This weekend, several thousand seniors will graduate from Flathead Valley high schools.
It’s a bittersweet time for parents, and I think it’s fitting that it occurs soon after Memorial Day.
Confused? Bear with me for a bit.
Last weekend, I strolled alone through Columbia Falls’ Veterans Cemetery on a rainy Monday afternoon. I’m not into the big displays, parades and such. Visits to honor these folks is something I prefer to do privately.
The Greatest Generation
During my brief walk, I discovered the headstones of men & women who served their country at least as far back as the Spanish-American War. That takes us back to 1898 for those who – like me – have forgotten those dates from high school history (sorry, Mrs. Maggard).
In one area of that hallowed ground, I found myself surrounded by the resting places of men and women from the group Tom Brokaw calls “The Greatest Generation”.
As I stood there, I wondered what they would think of the job their grandkids have done. Their grandkids – a generation I belong to – have most certainly done a lot of good.
Sadly, we can also hang a lot of unfortunate things on the same group: Enron, our national financial situation, the Gulf spill and other stuff I need not remind you of.
One of the universal goals of parenthood is for your kids to do better than you. As I walked among the headstones on Memorial Day, it hit me that we aren’t doing enough to honor the sacrifices they made.
I don’t mean parades and fancy statues, nor do I mean flowery speeches in the park.
I mean actions.
We honor them by our actions, taken by virtue of the freedom they worked and died to obtain for us.
Stepping up to the plate
Just today, a grandmother related the story of a baseball coach in CFalls screaming obscenities at the elementary-aged boys on his team and following that up by calling them names.
As the drama played out in front of the entire team and all the parents and grandparents watching practice, no one said a thing.
I am embarrassed to say it, but I get the idea from the event as related to me that those in attendance felt that was acceptable behavior for a coach teaching young men how to play ball and how to react when you don’t get exactly what you want.
The boy’s mom noted that it was too late to say anything about it.
I think she meant it was too late in the day by the time she heard about it from her mom, but regardless my comment to her was that it is never too late to say something that really matters. (For my part, I’ll be passing the story on to the league’s board)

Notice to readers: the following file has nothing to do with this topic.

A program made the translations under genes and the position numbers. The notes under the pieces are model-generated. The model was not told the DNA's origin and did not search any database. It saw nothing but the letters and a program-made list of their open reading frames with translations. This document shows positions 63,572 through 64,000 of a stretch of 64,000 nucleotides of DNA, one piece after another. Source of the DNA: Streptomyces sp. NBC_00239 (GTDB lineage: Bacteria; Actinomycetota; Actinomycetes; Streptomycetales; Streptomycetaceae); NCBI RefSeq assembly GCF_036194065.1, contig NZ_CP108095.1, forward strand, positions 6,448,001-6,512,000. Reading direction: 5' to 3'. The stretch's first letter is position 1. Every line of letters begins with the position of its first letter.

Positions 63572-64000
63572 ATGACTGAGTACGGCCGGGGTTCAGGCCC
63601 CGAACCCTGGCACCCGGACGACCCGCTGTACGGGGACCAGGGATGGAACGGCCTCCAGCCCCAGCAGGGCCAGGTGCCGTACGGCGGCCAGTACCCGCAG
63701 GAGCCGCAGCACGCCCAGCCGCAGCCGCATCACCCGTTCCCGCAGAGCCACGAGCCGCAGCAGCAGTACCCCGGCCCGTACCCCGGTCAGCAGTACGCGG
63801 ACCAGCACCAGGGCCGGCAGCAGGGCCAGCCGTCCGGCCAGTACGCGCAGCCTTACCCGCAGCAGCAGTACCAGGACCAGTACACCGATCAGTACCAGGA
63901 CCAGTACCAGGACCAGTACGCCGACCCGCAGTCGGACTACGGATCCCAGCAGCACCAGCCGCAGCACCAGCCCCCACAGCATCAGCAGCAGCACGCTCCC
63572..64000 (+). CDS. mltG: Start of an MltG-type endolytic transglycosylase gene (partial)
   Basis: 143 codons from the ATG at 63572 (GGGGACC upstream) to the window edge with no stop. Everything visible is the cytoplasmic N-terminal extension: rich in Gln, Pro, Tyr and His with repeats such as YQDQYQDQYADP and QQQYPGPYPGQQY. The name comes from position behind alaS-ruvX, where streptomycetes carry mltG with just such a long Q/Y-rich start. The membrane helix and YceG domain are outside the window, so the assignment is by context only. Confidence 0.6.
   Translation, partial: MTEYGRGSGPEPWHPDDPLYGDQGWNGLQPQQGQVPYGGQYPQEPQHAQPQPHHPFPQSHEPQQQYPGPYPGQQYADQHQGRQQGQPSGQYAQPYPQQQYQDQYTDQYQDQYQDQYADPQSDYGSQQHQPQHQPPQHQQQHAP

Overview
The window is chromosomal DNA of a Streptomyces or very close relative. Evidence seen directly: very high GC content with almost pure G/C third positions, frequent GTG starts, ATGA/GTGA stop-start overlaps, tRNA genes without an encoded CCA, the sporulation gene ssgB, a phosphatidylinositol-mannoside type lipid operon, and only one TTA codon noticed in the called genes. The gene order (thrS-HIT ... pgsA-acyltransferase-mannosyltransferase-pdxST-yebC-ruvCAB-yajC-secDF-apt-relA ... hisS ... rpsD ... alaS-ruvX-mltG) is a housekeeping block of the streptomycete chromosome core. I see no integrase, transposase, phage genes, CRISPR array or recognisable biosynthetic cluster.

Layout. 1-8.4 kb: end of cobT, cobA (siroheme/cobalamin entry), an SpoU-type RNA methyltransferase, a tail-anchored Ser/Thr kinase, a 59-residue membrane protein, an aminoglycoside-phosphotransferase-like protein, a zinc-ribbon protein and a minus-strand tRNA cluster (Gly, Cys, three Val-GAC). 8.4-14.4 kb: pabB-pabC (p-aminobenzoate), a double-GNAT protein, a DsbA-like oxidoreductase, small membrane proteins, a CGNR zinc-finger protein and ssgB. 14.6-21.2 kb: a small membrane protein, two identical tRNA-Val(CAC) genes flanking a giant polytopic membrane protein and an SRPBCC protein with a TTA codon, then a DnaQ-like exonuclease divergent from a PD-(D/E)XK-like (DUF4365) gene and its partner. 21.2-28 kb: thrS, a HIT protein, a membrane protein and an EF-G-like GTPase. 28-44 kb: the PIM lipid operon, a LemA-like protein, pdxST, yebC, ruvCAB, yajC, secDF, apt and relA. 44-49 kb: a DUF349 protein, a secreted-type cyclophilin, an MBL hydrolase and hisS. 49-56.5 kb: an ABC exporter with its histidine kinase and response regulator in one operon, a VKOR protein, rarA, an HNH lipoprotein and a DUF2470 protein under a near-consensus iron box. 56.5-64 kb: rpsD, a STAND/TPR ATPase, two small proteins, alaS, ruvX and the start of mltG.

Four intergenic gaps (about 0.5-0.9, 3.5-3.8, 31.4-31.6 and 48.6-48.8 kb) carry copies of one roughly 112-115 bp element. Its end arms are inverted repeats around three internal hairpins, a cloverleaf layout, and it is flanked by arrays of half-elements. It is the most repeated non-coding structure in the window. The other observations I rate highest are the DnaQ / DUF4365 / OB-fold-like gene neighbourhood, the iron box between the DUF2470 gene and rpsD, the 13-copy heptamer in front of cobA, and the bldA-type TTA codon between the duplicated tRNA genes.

In the absence of feedback to contrary, people like this will continue to act like jerks. Call them on it. If you’re that coach, expect to be held accountable. In the future, consider being a little more like Armando Gallaraga.
In the history of professional baseball, there have only been *twenty* perfect games (amazingly, two of them this season).
On what was presumably the last out of Gallaraga’s perfect game, umpire Jim Joyce made a bad call on a routine play, saying the baserunner was safe. Instant replays showed him to be out, and even Joyce later said it was the wrong call.
No perfect game for Gallaraga.
To Gallaraga’s credit, he SMILED when he saw the umpire’s call of “Safe!” and to this day has been nothing but graceful. A professional baseball player who lives up to his name in attitude as well as performance.
The Class of 2010
There was a bright spot in the swearing baseball coach episode in CFalls.
One young man on the team left the field and walked over to his grandmother. He told her that he wasn’t going to play for that team anymore and would be returning to his old team.
Like Gallaraga, he knew what was right and wrong and ACTED accordingly.
Accountability and action from a TEN YEAR OLD. Outstanding.
Speaking of action and accountability, I have high expectations for the class of 2010. I know quite a few of these young people and can’t wait to see what they achieve.
Based on the performance and actions of the ones I know, I expect them to not only be accountable for their behavior, but to be unapologetic about expecting the same from their parents’ generation.
That and a healthy dose of tenacity is what will make the Class of 2010 the next “Greatest Generation”.
Is your business ready to employ and challenge these folks? Is it ready to channel their enthusiasm? Is it ready to teach them the lessons they’ll need to take their next step in the business world?
It had better be. They join the workforce on Saturday morning.